Minimum data set (MDS) based trauma registry, is the data adequate? An evidence-based study from Odisha, India.
Pati S., Dwivedi R., Athe R., Dey PK., Swain S.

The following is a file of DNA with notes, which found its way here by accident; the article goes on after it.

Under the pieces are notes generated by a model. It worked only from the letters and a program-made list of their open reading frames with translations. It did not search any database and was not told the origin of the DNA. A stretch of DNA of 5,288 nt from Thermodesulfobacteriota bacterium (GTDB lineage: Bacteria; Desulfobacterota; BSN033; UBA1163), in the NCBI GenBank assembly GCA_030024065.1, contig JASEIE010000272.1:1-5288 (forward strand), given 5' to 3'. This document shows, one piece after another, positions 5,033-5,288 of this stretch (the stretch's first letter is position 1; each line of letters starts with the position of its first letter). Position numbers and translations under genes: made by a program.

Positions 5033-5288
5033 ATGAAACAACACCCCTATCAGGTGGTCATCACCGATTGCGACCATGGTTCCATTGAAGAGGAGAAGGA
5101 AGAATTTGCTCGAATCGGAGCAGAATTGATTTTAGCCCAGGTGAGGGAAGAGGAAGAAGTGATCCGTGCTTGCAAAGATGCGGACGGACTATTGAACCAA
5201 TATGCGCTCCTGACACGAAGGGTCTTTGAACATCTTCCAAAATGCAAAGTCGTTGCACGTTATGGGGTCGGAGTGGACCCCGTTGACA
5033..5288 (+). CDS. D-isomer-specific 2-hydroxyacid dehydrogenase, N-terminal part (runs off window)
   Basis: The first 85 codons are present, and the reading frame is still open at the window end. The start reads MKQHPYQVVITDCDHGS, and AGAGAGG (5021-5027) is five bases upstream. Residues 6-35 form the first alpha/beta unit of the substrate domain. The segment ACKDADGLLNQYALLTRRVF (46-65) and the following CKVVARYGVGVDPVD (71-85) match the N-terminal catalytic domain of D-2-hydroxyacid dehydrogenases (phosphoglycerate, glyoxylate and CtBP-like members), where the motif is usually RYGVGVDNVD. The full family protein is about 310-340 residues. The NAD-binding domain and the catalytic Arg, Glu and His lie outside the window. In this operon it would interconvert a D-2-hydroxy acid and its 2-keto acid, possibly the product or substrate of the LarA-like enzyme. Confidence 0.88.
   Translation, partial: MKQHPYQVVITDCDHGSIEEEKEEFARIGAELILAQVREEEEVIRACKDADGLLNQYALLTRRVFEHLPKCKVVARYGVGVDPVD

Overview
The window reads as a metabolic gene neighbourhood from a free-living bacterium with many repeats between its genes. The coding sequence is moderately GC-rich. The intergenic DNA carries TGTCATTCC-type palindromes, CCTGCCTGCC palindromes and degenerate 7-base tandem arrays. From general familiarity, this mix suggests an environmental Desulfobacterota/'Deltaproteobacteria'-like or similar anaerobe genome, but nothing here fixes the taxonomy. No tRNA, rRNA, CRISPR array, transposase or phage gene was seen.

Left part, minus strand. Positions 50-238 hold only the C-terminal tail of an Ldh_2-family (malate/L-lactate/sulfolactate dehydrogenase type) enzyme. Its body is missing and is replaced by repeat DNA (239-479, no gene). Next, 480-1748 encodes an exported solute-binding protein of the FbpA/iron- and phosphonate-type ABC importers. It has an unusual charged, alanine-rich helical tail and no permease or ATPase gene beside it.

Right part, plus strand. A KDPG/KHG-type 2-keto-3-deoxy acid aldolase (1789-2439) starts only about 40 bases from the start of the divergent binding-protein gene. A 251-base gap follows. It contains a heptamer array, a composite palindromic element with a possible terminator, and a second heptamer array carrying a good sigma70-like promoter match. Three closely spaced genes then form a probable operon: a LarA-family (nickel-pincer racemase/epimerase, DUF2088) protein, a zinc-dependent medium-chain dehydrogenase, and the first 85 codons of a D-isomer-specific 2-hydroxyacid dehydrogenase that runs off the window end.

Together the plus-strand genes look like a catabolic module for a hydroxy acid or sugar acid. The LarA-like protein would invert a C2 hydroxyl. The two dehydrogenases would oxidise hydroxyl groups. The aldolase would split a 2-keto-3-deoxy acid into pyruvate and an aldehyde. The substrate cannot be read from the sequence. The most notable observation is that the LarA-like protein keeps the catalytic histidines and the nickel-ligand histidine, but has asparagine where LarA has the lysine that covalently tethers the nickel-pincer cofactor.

BackgroundIn majority of the low- and middle-income countries (LMICs), the societal cost of injuries are alarming. The severity and magnitude of the road traffic injuries (RTI) in India are not estimated accurately due to the lack of availability of data. The data are limited on the aspects such as demographics, cause, severity of injury, processes of care, and the final outcome of injuries. This study aimed to determine the feasibility of setting up a sustainable trauma registry in Odisha, India, and to determine the demographics, mechanism, severity, and outcomes of injury reported to the facilities/hospital.Materials and methodsA prospective observational study was conducted at Srirama Chandra Bhanja Medical College and Hospital (SCB-MCH), Cuttack, India. Injured patients who reported/admitted to the emergency department were observed, and data were collected by using a minimum data set (MDS) developed by the World Health Organization (WHO). Data were collected for a period of one month in June 2015. Observations were collected on 20 variables. The completeness of data collection ranged from 60% (19 variables) to 70% (23 variables) out of total 33 variables.ResultsThis study uses 145 cases of injury reported in SCB-MCH. Out of the total reported population at the trauma registry, about 21% were females. Nearly 45% of the injury occurred on road/street. RTI accounted for 36.6% of injury. Out of the total admitted cases, 2.8% died in the emergency department, 11% were discharged to home, and 7.6% left against medical advice. Majority of the respondents have reported single injuries (77%). Head injuries were more common and severe among majority of the reported cases (44.1%), followed by neck injury (28.3%) and chest (15.9%).ConclusionsThis study indicates the challenges in obtaining complete data on injury. Data were missing in terms of admission, discharge, and Glasgow Comma Scale (GCS) among the studied population. This study suggests that individual GCS scoring should be done instead of total GCS scoring in each trauma patient. By collection and storage of adequate data, better policy decisions can be implemented, which will minimize and prevent trauma cases and maximize the utilization of the available resources.